A Brooklyn-based, 30-something performance artist who claims to have conceived, commissioned and planted the Donald Trump tombstone that stood in Central Park for a few hours on Easter Sunday morning spoke with us on the condition of anonymity on Friday, insisting that he/she was by no stretch playing an April Fools joke on us. The artist, X (he/she asked that we not disclose his/her gender for fear of identification, so we'll use the gender-neutral pronoun "ze" moving forward), said that ze wanted to set the record straight on the concept—a "political satire and a guerrilla art piece"—and denounce a narrative that X says "right wing publications" are propagating, that the tombstone was planted as a death threat.
Soon after the stone was removed from Central Park, around 9:00 a.m. last Sunday, ABC reported that it was "unclear" whether the Secret Service had gotten involved, much less whether the agency considered the tomb a death threat. They did, however, speak to a Secret Service spokesman ("We're not going to comment on protective procedures or protective knowledge like that").
"For a day or two I was staring out my windows seeing if someone was tracking me," X said on Friday. "I want to make [the truth] known so that I don't get pulled into a van and questioned and interrogated. I watch a lot of movies."
X said that it took 5 months to plan for and execute the headstone, which depicts Trump's name over the epitaph "Made America Hate Again."
The project is tentatively called the Legacy Stone, and the timing, Easter Sunday, was apparently intentional. "It's the day Jesus was resurrected, and the point is to have [Trump] remember his legacy," X said. "There are some poetic ties."
"I've seen a lot of different pieces in the art world come out about [Trump], but I thought they were surface level in a way," X added, calling out Hanksy's Dump Trump likeness in particular. According to X, the tombstone was meant to hit Trump on an existential level. "I was trying to find a way where I could literally connect to Donald and say, 'Wake up man,'" X said. "I was trying to get him to understand what he would be remembered for at this point." Asked if X was intentionally mimicking Ebeneezer Scrooge's moment of reckoning in A Christmas Carol, X laughed and said ze was not but, "You're not the first person to mention that to me."
X said that the stone was purchased from a tombstone shop in the New York City Metropolitan Area. The cross and flowers had apparently been carved into the stone in the 1970s, and Trump's name, birthdate and epitaph were carved for this project, on commission (X is not a stonecutter). The engraving took a month and was financed, according to X, by "collectors and backers" who have "supported me in the past" and don't necessarily have a "political motivation." The stone apparently weighed a thousand pounds, meaning it took "a lot of effort" to get it into place.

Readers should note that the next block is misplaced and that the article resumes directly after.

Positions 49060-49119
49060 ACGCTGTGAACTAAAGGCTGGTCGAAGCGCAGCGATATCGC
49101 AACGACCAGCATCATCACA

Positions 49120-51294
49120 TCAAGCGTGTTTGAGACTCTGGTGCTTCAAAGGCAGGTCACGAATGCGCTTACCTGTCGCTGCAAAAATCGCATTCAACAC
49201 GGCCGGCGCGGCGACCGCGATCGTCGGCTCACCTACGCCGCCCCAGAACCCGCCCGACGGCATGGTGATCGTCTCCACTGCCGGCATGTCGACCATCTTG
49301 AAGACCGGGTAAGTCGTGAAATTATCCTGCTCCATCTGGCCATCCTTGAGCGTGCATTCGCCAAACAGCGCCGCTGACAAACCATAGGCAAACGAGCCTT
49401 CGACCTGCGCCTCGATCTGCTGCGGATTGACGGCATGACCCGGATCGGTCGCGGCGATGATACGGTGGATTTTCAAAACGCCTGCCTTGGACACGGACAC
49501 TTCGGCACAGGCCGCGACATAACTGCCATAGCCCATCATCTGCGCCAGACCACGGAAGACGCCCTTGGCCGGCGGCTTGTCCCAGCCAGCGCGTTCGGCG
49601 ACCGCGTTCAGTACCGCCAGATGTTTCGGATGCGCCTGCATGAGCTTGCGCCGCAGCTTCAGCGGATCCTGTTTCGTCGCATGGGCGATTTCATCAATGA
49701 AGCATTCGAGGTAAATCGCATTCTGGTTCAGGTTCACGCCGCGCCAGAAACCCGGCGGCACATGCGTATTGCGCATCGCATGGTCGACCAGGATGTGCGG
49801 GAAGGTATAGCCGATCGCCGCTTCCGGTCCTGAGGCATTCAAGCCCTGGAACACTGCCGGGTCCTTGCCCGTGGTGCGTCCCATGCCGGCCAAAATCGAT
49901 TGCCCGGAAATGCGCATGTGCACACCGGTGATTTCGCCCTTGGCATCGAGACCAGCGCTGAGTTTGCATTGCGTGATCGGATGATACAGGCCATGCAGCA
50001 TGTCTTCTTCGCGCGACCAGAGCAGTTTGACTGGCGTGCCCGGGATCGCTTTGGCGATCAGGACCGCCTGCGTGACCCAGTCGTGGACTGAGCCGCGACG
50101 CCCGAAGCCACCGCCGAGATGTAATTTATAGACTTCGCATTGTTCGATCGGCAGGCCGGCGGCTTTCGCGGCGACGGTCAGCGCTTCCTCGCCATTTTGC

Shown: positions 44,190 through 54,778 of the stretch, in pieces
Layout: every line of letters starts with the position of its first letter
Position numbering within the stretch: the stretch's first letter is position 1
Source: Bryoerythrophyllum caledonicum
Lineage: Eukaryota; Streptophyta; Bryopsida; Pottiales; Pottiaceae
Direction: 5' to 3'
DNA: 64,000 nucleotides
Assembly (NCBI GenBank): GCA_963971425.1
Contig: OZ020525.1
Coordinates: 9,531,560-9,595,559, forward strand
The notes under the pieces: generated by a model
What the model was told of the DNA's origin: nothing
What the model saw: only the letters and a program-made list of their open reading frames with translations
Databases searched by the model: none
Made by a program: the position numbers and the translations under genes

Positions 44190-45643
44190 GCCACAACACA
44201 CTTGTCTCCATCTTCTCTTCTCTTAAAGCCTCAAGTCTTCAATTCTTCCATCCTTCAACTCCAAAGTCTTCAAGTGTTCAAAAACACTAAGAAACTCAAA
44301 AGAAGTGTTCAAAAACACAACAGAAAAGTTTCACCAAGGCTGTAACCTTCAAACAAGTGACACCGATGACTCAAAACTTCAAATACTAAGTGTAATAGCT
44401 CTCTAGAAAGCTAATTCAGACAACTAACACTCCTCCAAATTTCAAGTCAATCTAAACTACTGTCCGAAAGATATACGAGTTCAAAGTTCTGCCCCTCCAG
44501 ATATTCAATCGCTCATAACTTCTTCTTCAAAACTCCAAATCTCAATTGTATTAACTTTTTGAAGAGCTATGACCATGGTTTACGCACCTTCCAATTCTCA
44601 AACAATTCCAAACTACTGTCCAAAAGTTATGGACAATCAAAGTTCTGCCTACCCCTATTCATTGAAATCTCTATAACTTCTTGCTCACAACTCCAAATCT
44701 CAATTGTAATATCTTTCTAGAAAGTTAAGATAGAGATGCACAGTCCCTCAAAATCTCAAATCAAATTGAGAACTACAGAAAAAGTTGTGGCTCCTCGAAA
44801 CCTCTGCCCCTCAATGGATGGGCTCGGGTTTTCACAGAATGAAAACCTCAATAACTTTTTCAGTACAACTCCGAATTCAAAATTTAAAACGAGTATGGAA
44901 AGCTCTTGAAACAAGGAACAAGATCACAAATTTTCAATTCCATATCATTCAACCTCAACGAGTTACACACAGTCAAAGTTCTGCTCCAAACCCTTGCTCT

As for the logistics of the project, X claims to have rented a moving van with a lift gate around 2:30 a.m. on Easter Sunday. X and four accomplices loaded the stone into the van, and drove to the edge of Central Park, arriving around 4:00 a.m. (X asked that the make of the van and the parking location be withheld, citing the possibility of identification by security camera). Central Park was a logical location for the stone for two reasons, X said—beyond its proximity to Trump Tower, "Central Park" is a Trump trademark.
The group allegedly lowered the stone to the ground and mounted it on to a refrigerator dolly with two wheels and straps so that X could roll it into the park. "I stopped quite a bit," X recalled, clarifying that the group stuck to paved pathways because the stone was so heavy. "It was a very labor intensive process, but I had people telling me the coast was clear."
X clarified that the four accomplices had walkie talkies, and that the only other people they saw in the park that morning were a few joggers, none of whom stopped to ask questions. The stone was finally planted around 5:30, on the north side of Sheepshead Meadow near Tavern On The Green. X says the spot was selected during a scouting trip, since the fence nearby had already been broken once and wired back together—X used wire cutters to snap it open.
Once the stone was planted, X says that the group left the park to return the moving van. X then headed back to the park alone to "watch from a distance and see how long it was going to stay, and see the response."
"I thought it would be up longer," X said, of the tombstone's Sunday morning removal. X claims to have been in the park, nearby, around 9:00 a.m., watching as the stone was removed. As of this week, X has no idea where the tombstone is.
"NYC Parks removed the tombstone shortly after it was discovered Sunday," a spokeswoman for the department stated on Saturday. Parks has been monitoring the location since then, but deferred all questions about an investigation to the NYPD.
Reached for comment, a spokesman for the NYPD said that the stone was discovered by Central Park Conservancy personnel between 7:30 and 7:40 a.m. on Sunday March 27th, near the intersection of 72nd Street and Cross Drive. According to the NYPD, the tombstone was deemed a "political statement," and there is no further investigation underway. He suggested the Conservancy might know where the stone is, but a spokesperson for that group did not immediately respond to a request for comment.
X wouldn't disclose a presidential candidate of choice on Friday, but did claim to be a registered independent. "I try to go with whoever is best serving the people," X said. "But I would say I'm leaning more towards the left."